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January 22, 1971 - Image 8

Resource type:
Text
Publication:
The Michigan Daily, 1971-01-22

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THE MICHIGAN DAILY

Friday, January 22, 197 I

A

He
Iz
*Koming Soon*
(Al Kooper)
(and so are they)

TALENTED RECRUITS:
Trackmen

await

DIG BOOT
01 CAPS

By SANDI GENIS
Youth and inexperience are
not ordinarily the hallmarks of
a team that warm a coach's
heart, especially when the start-
ling reality of topflight compe-
tition is a mere week away. But
if he has a nucleus of twenty re-
turning lettermen, including
four NCAA All-Americas, to aug-
ment a bunch of talented and
eager recruits, then perhaps he
has some little reason to be ex-
cited.
Such is the situation facing
Michigan track coach Dave
Martin as he awaits the start of
his third season at the track
helm.
Despite the fact that the Wol-
verine track team finished a
disappointing fifth in the Big
Ten both indoors and outdoors
last year, 1970 was a very good
year in terms of recruiting, as
Martin and his associates Ken
Burnley and Jack Harvey har-
vested some of the best high
school trackmen in the state and
nation.
The freshman talent will be
especially conspicuous in the
field events, where Michigan
was rather weak last season.
George Gildchrist, who long
jumped 23-11 and three-quarter
in high school, appears to be a
more than adequate replacement
for former Michigan star Ira
Russell in that event.
In the shot put, Martin has
acquired one of the most pro-

mising high school hurlers in
New Jersey's All-America Steve
Adams, who has tossed the 12
lb. shot 66 feet. Adams should
strengthen that event consider-
ably and Dave Slekovich, the
Michigan state champ in the
high jump, could provide some
depth in that event behind es-
tablished star, John Mann.
On the track, Mel Reaves,
owner of the state high and low
hurdles titles, and another All-
America, could follow in the
footsteps of last season's hurd-
ling sensation, Godfrey Murray
and ought to provide Michigan
fans with a little excitement.
Other freshmen hopefuls,
Ireland's Bill Bolster, Dave Eddy
and state mile champ Mike
Pierce will provide fine depth in
the middle distances.
However fine the freshmen
appear to be, most of the burden
of the team's challenge for Big
Ten honors will naturally fall
on the shoulders of the many
fine Wolverine veterans.
In the sprints and hurdles the
team is especially strong. Gene
Brown, who set a new Michigan

record last year with
ond performance, wi
the Wolverines with
threat in the 60 yardd
ray, an All-America i
hurdles last season a
man, should rack up
Michigan in both the
lows, and with Reave
give the team one of t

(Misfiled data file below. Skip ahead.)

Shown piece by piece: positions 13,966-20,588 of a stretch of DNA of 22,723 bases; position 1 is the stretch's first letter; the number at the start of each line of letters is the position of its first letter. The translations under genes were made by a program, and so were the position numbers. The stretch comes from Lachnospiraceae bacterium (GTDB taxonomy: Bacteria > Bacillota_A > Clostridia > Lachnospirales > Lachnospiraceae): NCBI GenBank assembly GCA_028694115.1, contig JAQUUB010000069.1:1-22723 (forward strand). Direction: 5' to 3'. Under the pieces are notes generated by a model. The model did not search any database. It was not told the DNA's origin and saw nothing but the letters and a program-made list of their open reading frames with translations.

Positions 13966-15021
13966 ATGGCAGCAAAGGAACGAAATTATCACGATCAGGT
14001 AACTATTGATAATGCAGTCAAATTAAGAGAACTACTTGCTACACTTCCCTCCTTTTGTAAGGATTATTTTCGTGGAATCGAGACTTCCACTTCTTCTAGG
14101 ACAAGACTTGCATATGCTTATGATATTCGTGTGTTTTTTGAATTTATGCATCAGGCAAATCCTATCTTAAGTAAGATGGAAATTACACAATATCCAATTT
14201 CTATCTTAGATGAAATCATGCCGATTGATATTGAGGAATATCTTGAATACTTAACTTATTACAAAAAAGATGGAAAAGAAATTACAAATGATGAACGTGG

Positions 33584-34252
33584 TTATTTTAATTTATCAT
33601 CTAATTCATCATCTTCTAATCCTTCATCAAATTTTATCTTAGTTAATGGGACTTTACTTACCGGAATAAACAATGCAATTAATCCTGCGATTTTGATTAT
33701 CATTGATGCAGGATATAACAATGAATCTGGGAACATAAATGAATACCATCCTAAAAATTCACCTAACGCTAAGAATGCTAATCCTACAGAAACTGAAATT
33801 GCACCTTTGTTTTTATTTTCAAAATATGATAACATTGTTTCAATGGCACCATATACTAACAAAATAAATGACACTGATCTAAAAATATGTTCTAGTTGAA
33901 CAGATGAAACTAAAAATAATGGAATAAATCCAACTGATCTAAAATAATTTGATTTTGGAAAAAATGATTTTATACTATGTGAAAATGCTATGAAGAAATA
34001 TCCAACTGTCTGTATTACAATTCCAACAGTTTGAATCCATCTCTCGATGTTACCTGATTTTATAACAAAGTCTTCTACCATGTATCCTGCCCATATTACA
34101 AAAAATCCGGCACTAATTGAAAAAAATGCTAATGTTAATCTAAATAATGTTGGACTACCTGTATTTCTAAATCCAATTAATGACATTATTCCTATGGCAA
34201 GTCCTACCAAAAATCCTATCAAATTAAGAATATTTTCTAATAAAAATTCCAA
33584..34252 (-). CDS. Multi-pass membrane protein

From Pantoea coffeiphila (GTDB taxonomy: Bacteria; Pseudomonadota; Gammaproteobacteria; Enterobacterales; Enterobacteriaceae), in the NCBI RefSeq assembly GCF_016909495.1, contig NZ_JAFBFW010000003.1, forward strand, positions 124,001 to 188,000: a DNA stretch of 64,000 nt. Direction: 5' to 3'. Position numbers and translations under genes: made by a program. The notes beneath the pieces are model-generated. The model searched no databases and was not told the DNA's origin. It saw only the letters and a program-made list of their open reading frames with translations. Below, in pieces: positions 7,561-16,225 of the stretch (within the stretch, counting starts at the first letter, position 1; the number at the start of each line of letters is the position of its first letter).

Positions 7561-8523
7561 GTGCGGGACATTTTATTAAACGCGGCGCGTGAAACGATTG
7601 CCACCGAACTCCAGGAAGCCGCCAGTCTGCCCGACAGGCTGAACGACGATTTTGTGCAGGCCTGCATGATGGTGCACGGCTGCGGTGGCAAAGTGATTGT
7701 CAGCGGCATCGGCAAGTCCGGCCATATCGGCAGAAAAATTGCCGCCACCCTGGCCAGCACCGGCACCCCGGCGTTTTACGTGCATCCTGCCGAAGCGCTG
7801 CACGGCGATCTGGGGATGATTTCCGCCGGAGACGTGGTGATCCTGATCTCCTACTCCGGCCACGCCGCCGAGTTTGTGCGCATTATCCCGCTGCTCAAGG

est hurdling threats i
ference.
Wolverine Captain
Montgomery anchors
quarter mile continge
ing George Drew, Gr
Trevor Mathews, an
freshman, Jamaican]
that should gather af
ble points during th
Three NCAA All
Norm Cornwell, Ric
and Eric Chapman, spi
middle distances.
All three were valu
ers for Michigan in
Ten's last spring, as f
on straight season
took second in the 6
tition, finishing Just
Chapman, only a fres
year. Storrey, a two
America, garnered pob
Wolverines in both th
half mile. All three
prime contenders agai
son.
Adding experienceF
will be All Cornwe
younger brother, se
Thornton, and Gerry
Storrey will also lea
corps along with Ji
Pyatt, who came ba
severe tendon injuryI

.S S"::":": : v . rh": }"i :: J: "'::
"The team is coming along real we
I'm very pleased. I think the battle to
place in the Big Ten will be between Wis
and Indiana *
r.,;;;.e:,.sr,":rrr.}:,;x'}wr ;w h-0." ^ h . r rti;. vhh} "r - :::: r M-y

opener
to set a varsity record outdoors
with 3:48.8 clocking in the 1500
11 and meter run. Kirk Hansen and
first DaleArbour will handle the long
)ffirs distance duties.
consin The bid for high-jumping su-
premacy will be in the capable
hands or, more specifically, feet,
:::r N of premier leaper, John Mann.
The barefooted jumper (Mann
a 6.0 sec- has been jumping with only one
ill provide shoe since junior high school)
a potent displayed remarkable consist-
dash. Mur- ancy last season setting a Mich-
n the high igan record with a jump of 6-11
s a fresh- and taking second in the Big
points for Ten indoor meet.
highs and Injured for most of last sea-
s ought to son, pole vaulter Larry Wolfe,
he strong- who set tht varsity record with
n the con- a vault of 16 feet in 1969, has
returned to the lineup and if he
Lorenzo regains his winning form should
s a fine pose quite a threat in that event.